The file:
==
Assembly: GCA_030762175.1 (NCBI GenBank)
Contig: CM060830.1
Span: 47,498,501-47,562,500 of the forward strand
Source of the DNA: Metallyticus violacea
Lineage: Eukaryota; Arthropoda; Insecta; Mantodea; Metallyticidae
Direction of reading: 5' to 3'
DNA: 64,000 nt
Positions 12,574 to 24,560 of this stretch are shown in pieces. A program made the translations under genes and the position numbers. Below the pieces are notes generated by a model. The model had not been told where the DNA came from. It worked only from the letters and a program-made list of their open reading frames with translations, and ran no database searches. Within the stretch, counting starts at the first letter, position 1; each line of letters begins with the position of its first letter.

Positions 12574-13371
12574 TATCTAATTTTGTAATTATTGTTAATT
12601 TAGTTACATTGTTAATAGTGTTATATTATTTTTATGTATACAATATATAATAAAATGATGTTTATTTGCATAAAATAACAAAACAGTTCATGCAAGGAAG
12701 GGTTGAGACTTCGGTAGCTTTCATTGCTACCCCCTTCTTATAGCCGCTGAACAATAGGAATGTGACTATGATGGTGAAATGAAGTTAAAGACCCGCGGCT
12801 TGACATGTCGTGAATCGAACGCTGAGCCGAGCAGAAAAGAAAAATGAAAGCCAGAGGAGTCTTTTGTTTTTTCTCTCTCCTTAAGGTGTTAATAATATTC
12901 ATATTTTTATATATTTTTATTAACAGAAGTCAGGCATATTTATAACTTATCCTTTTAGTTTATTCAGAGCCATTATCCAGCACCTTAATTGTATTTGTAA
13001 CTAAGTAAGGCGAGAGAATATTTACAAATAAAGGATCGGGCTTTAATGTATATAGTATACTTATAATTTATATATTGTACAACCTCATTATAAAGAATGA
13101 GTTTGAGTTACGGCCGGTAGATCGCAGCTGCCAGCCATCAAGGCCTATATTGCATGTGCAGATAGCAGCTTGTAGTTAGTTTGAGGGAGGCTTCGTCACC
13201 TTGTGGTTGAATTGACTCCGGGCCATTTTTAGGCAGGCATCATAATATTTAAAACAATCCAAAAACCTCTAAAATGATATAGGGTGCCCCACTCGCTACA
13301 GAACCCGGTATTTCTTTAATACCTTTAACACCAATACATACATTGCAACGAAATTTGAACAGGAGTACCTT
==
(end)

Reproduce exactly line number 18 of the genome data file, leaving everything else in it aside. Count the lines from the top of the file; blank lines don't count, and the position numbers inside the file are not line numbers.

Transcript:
13301 GAACCCGGTATTTCTTTAATACCTTTAACACCAATACATACATTGCAACGAAATTTGAACAGGAGTACCTT